- 4. Uniqueness - You want something that will stand out - challenge yourself to find a good image metaphor
- 5. DON'T USE WORDS
He is also one of those totally awesome people on the web who creates amazing tools for people to use completely free, check out this fantastic tool for helping to design app icons in the various formats:
And you can keep up to date with Michaels’ work here:
SVG for Web Designers (and Developers) - Sara Soueidon
Sara Soueidon (@SaraSoueidan) is one of the most infectious speakers I’ve had the pleasure to watch, she has more energy than 10,000 light bulbs! She crammed in more information in a short time than I would’ve thought possible on a subject I am personally very interested in and it is clearly a subject she is extremely passionate about.
Sara’s excellent advice was to use SVG for the following:
- - Icon Systems (instead of icon fonts, she was very insistent here!)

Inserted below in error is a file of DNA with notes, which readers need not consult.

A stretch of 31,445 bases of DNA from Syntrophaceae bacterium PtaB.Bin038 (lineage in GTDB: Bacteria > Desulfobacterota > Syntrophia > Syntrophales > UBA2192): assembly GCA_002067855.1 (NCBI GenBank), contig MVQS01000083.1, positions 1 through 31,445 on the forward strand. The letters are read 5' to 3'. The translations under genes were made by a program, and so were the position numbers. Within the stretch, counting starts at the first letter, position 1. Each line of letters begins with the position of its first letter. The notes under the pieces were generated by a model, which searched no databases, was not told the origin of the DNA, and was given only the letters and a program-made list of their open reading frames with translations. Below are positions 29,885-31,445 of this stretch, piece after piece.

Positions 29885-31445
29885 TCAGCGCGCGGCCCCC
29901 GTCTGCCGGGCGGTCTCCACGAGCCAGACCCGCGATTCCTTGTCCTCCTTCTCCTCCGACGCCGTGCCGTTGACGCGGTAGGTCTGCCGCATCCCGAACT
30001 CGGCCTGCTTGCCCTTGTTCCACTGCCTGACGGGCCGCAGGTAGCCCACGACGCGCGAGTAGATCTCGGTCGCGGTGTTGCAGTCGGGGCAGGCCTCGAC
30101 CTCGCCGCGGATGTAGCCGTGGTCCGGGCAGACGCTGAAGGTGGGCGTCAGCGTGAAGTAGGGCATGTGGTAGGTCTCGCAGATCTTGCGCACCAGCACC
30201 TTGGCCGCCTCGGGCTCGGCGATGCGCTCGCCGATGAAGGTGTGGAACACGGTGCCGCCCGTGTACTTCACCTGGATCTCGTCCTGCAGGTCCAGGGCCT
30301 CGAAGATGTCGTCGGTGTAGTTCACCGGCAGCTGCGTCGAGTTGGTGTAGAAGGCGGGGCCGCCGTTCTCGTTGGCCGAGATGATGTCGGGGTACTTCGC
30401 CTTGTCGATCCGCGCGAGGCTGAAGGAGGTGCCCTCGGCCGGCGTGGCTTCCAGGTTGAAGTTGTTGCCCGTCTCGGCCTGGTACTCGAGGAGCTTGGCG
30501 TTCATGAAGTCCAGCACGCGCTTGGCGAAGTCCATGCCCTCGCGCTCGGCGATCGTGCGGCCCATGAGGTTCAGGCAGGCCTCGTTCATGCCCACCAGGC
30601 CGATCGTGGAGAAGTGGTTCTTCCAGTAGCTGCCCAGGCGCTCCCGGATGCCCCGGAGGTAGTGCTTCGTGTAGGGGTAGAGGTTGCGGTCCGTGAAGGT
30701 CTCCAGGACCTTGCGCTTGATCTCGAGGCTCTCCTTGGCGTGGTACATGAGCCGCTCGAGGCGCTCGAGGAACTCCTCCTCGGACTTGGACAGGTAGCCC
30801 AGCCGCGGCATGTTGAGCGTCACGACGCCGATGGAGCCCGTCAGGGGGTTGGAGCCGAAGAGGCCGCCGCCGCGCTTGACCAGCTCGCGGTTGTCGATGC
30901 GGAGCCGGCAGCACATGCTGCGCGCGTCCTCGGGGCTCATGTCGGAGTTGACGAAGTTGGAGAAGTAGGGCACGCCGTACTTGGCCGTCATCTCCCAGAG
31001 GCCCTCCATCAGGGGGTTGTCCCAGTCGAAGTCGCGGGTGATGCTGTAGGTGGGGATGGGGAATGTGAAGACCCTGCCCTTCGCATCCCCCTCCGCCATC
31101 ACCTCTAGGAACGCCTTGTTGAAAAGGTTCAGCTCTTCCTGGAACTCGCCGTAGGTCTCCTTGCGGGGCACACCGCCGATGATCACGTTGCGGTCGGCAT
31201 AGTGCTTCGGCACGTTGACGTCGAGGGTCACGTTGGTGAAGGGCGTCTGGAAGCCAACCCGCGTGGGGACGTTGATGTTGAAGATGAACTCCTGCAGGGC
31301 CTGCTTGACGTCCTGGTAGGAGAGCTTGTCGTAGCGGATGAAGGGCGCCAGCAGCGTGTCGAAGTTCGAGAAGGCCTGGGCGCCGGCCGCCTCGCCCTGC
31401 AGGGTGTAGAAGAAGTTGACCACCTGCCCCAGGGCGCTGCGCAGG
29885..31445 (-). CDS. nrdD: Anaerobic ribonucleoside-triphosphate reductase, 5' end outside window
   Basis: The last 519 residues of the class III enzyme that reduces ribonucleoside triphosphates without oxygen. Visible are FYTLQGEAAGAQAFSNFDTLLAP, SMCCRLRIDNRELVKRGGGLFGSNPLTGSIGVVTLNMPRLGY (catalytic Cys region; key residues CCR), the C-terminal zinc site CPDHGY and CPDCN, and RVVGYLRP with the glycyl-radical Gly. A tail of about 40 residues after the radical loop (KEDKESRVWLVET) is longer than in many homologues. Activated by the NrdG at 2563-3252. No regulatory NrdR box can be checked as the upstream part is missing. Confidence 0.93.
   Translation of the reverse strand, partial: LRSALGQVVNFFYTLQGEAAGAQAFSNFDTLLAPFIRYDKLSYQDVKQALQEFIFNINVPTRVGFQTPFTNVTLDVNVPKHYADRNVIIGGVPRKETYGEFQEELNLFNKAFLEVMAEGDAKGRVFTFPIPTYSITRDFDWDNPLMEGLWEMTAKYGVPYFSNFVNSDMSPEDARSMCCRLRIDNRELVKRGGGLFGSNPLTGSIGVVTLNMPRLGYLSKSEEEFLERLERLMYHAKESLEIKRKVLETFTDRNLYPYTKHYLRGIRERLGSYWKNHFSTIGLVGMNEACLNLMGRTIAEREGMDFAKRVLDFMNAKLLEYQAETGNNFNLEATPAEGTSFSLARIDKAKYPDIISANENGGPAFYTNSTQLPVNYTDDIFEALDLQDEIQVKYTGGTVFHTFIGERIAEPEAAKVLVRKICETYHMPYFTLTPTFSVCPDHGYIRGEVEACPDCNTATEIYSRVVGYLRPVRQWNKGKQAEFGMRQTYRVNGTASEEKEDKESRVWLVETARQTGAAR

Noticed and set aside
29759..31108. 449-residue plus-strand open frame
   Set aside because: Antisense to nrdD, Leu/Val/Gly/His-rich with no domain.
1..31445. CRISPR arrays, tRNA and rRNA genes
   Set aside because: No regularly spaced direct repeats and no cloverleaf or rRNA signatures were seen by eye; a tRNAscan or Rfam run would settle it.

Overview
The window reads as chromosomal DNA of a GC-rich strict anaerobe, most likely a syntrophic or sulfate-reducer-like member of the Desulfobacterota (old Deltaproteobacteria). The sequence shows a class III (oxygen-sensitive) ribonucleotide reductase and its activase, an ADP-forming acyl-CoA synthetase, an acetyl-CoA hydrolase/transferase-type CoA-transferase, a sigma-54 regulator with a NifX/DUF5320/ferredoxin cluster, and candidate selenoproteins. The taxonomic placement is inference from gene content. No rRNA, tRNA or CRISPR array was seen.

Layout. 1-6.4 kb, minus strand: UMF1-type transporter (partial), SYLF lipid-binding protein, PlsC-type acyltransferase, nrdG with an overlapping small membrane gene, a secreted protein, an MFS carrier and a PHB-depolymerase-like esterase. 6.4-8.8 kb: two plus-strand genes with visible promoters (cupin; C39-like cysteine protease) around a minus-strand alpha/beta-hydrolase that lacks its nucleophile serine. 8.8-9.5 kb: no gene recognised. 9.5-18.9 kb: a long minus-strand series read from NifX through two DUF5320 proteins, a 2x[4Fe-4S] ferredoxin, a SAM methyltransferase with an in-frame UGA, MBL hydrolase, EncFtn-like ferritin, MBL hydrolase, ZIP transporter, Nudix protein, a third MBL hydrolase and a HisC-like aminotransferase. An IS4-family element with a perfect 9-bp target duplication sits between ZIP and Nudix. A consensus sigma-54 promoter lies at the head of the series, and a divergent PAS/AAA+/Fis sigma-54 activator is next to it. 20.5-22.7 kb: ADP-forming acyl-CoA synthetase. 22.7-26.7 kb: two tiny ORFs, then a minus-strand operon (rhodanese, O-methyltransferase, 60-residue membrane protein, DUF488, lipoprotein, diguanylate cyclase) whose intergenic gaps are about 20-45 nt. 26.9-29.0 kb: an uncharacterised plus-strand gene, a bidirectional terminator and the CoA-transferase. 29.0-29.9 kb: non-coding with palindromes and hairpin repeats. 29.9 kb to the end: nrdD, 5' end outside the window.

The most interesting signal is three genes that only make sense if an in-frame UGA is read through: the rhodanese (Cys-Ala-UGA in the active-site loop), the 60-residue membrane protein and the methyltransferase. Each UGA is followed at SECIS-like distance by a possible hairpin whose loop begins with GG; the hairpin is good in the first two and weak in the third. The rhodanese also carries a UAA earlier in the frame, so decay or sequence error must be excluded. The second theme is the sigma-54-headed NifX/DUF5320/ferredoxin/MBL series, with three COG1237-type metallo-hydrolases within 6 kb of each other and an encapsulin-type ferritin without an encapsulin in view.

- - Advertising Banners
- - Infographics
- - Data Visualisations
- - Animated Illustrations
- - Filter Effects
- - Simple UI shapes
One very exciting development on SVG that Sara revealed is that ‘custom @SVG rules’ are under development for future specification which will allow the creation of simpler SVG within your stylesheets.
Some good resources on SVG recommended by Sara:
http://greensock.com/svg-tips (regarding animation with SVG)
http://codepen.io/chrisgannon/blog/my-first-svg-banner-ad (Creating banner ad’s with SVG)
https://css-tricks.com/icon-fonts-vs-svg (Why you should use SVG over icon fonts)
http://www.freepik.com/ (Free vectors images)